Matthew Martin is a senior reporter at the Rotorua Daily Post

Kawerau real estate popular with retirees, first-home buyers and commuters

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House values in Kawerau have risen almost 50 per cent in the past year with the town's mayor and real estate agents saying there are many reasons people are buying up large.

According to the latest Quotable Value (QV) national figures for the year ending October 30, house values in the mill town have risen 49.3 per cent - the biggest increase in the country. Rotorua values rose 25.9 per cent over the same period, placing it sixth in the country.

QV national spokeswoman Andrea Rush said although Kawerau experienced the largest increase in the country, "they are coming off a very low base".

"The area still has one of the lowest average values of anywhere in the North Island at $151,957 and values there are still 4.6 per cent below the previous peak of 2007."

Mayor Malcolm Campbell said Kawerau had a lot going for it - good schools, a great climate, central location and access to airports - and the town was not immune to the current housing boom being felt in many parts of the country.

He said people were going to the town to retire, buy their first home or commute to work in nearby Rotorua, Whakatane or Tauranga.

"It's all very positive stuff, but they [house prices] had to go up at some stage, we could go up another 40 per cent and we'd still be affordable."

Mr Campbell said a lot of people from out of town were buying properties, "and not just for rentals, and that's had a big bearing on the house prices".

He said he expected prices to continue to climb.

"People are hitting on the fact they can buy here cheaper and get a lot more value - $450,000 would buy you a very substantial home here."

He said, as in Rotorua, there was now a shortage of rental properties.

"We most definitely are getting people coming here to retire and that's a good sign.

"They have a lot of enthusiasm, are joining clubs and doing volunteer work."

He said younger people were also moving to Kawerau to get a foot on the property ladder and the combination was good for the local economy.

"There's a bit of a rush on because they don't want to miss out with houses selling in days or weeks," he said.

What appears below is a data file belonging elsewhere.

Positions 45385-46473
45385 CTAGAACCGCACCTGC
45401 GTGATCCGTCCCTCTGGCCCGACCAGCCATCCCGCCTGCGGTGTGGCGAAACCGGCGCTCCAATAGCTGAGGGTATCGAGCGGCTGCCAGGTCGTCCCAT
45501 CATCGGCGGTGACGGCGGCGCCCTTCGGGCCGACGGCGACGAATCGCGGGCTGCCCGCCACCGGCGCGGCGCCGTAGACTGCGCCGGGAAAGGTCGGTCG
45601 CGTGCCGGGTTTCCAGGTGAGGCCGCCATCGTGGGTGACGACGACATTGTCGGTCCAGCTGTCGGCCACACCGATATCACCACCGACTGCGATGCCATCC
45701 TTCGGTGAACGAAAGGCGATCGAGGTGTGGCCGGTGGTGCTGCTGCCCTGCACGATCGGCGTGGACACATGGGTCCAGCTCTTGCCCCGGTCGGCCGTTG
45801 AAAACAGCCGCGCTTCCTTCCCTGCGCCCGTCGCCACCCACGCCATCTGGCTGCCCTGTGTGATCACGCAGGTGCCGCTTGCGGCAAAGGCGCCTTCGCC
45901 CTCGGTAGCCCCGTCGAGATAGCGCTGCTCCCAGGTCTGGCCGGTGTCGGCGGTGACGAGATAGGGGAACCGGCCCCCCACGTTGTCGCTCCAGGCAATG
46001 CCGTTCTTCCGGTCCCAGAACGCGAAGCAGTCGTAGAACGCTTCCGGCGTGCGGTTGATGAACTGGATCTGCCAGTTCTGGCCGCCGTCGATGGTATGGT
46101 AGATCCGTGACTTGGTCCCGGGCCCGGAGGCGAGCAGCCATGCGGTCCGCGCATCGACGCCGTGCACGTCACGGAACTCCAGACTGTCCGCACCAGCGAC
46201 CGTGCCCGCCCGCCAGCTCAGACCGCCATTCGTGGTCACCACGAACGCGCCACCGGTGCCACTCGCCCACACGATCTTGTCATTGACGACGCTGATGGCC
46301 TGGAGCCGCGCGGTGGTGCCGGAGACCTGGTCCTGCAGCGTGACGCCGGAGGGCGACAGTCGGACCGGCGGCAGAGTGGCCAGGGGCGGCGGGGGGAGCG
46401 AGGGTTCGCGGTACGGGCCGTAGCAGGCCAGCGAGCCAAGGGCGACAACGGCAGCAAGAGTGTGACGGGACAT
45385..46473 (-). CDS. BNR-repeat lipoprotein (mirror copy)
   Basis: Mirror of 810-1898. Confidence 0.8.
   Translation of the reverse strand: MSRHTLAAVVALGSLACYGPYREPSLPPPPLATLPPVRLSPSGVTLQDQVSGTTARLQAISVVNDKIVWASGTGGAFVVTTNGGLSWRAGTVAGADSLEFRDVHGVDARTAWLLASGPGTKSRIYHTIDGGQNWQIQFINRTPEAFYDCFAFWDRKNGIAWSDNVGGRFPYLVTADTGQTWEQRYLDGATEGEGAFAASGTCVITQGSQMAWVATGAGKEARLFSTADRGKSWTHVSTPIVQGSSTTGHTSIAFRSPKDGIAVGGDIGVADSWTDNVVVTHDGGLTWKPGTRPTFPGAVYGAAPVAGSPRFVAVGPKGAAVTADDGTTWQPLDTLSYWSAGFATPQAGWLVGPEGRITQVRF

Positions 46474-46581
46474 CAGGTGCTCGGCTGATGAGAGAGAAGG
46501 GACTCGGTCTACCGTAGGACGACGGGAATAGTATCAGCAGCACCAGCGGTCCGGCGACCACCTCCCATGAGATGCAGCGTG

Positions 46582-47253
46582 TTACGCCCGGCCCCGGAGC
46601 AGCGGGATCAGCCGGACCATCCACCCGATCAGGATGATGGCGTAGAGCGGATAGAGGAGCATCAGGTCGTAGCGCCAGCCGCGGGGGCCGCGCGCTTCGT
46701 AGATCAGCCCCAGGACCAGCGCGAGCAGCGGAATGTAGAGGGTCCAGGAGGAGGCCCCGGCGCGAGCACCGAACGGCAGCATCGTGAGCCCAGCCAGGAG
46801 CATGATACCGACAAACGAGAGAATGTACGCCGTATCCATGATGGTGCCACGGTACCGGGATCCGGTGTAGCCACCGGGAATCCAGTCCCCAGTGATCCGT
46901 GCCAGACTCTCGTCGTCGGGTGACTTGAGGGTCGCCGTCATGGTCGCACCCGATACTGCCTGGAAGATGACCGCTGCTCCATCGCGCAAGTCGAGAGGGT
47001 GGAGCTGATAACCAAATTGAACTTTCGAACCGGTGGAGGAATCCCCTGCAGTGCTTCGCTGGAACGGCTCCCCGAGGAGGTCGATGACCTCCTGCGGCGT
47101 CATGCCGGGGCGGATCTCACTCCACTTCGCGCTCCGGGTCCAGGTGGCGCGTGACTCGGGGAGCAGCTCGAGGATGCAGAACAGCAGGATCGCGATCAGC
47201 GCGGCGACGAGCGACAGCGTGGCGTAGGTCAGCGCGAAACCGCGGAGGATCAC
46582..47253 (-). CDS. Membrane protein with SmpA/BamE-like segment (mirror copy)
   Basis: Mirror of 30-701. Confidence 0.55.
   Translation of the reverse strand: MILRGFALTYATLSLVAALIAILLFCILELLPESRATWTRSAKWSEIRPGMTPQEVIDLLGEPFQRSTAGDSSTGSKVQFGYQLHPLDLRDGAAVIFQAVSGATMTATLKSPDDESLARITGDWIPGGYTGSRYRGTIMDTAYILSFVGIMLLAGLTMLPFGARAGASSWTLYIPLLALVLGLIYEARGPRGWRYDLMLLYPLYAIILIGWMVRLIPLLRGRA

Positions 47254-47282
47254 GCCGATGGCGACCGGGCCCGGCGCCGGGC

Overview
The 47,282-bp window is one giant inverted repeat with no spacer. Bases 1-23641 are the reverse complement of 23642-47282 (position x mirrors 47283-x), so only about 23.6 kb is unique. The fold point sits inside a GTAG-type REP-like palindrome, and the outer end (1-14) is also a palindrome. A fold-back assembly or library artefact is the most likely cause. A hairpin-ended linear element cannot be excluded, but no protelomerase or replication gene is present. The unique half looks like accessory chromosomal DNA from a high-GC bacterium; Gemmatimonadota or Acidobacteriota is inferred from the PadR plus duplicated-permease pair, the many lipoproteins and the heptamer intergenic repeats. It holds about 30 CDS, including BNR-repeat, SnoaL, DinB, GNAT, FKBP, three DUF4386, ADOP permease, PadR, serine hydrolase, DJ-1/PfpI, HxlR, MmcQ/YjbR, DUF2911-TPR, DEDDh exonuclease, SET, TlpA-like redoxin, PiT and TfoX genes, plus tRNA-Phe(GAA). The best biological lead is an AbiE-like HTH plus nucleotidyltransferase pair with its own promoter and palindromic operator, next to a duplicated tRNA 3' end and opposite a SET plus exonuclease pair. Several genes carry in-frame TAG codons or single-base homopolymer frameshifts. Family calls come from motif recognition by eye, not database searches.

Harcourts Whakatane branch manager Chris Timmins said the Kawerau real estate market had been undervalued for many years and in the past 18 months had seen unprecedented interest with values steadily increasing.

"Kawerau was purpose-planned and developed in the 1950s with all amenities available to the residents who enjoy living there, being only 30 minutes to Whakatane, 40 minutes to Rotorua and less than one hour to Mount Maunganui and Tauranga.

"The sunshine hours are some of the highest in the country and for outdoors people the forest and lakes are at your doorstep."

He said Harcourts had just listed a modern 300m2, five-bedroom, two-bathroom home at the higher end of the scale for $450,000, that was only 10 years old.

At the other end of the scale "you can buy a solid 1950s three-bedroom home, rewired 12 months ago, with an excellent tenant paying $210 per week and who is keen to stay on" for $129,000.

"Harcourts' clients who have purchased in Kawerau over the last 19 months have been split 50 per cent owner occupiers, of which 50 per cent are young families.

"The other 50 per cent are owner occupiers, of which 50 per cent are retirees and 50 per cent young families.

"The other buyers have been investors where rental demand is strong."

Habitat Realty sales agent Linzee West-Hayward said in the past two years Kawerau had seen a huge shift to the positive.

"Even in terms of business, where there were so many closed doors in town.

"It's now becoming a lot more vibrant with new shops opening up on the main street."

She said she was getting a lot more interest from workers from Rotorua and Tauranga because prices were low and it was an easy commute.

"They can buy freehold and have money in the bank. I've sold to people from Christchurch, Palmerston North and all over the North Island.

"There are also people who moved overseas and are now coming home, but the big push is from retirees and 50-plus buyers.

"Kawerau's great value, has good services, lots of great events, we have an amazing council, free hot pools and everything's in walking distance," she said.

Ross Stanway, chief executive of Eves and Bayleys Real Estate, said he had heard the town was attracting renewed interest, especially from retirees from elsewhere in the Bay of Plenty and Auckland.

"This could lead to a new and very positive phase in Kawerau and for the Kawerau community in general."

Kawerau
- Is one of the youngest towns in New Zealand, founded in 1953 as a mill town for the Tasman pulp and paper mill (now Norske Skog).
- Has a population of about 6800. Its population peaked in 1981 at 8600.
- Is the smallest territorial authority in New Zealand in terms of land area (21.9km2) and is completely surrounded by the Whakatane District.
- Famous locals include BMX star Sarah Walker, singer/entertainer John Rowles, fashion model Danielle Hayes and Miss New Zealand 2010 Ria van Dyke.

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